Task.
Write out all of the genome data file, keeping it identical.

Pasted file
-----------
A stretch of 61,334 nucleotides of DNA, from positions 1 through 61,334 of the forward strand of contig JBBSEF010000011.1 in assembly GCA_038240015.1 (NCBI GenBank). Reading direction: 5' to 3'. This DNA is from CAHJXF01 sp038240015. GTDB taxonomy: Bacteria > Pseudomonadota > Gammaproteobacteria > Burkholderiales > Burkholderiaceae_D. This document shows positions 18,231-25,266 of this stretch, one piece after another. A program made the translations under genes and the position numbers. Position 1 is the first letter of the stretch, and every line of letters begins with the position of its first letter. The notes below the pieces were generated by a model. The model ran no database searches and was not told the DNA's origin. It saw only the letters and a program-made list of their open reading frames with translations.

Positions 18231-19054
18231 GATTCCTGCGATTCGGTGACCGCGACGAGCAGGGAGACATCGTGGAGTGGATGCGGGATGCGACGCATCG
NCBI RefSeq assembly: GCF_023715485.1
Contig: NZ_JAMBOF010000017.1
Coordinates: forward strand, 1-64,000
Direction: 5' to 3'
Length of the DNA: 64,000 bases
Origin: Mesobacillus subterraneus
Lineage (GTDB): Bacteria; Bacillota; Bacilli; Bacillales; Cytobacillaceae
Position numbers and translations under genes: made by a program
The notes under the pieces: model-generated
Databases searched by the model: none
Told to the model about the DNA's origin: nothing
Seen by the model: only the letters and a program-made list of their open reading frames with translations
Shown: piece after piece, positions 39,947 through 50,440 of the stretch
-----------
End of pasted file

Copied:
A stretch of 61,334 nucleotides of DNA, from positions 1 through 61,334 of the forward strand of contig JBBSEF010000011.1 in assembly GCA_038240015.1 (NCBI GenBank). Reading direction: 5' to 3'. This DNA is from CAHJXF01 sp038240015. GTDB taxonomy: Bacteria > Pseudomonadota > Gammaproteobacteria > Burkholderiales > Burkholderiaceae_D. This document shows positions 18,231-25,266 of this stretch, one piece after another. A program made the translations under genes and the position numbers. Position 1 is the first letter of the stretch, and every line of letters begins with the position of its first letter. The notes below the pieces were generated by a model. The model ran no database searches and was not told the DNA's origin. It saw only the letters and a program-made list of their open reading frames with translations.

Positions 18231-19054
18231 GATTCCTGCGATTCGGTGACCGCGACGAGCAGGGAGACATCGTGGAGTGGATGCGGGATGCGACGCATCG
NCBI RefSeq assembly: GCF_023715485.1
Contig: NZ_JAMBOF010000017.1
Coordinates: forward strand, 1-64,000
Direction: 5' to 3'
Length of the DNA: 64,000 bases
Origin: Mesobacillus subterraneus
Lineage (GTDB): Bacteria; Bacillota; Bacilli; Bacillales; Cytobacillaceae
Position numbers and translations under genes: made by a program
The notes under the pieces: model-generated
Databases searched by the model: none
Told to the model about the DNA's origin: nothing
Seen by the model: only the letters and a program-made list of their open reading frames with translations
Shown: piece after piece, positions 39,947 through 50,440 of the stretch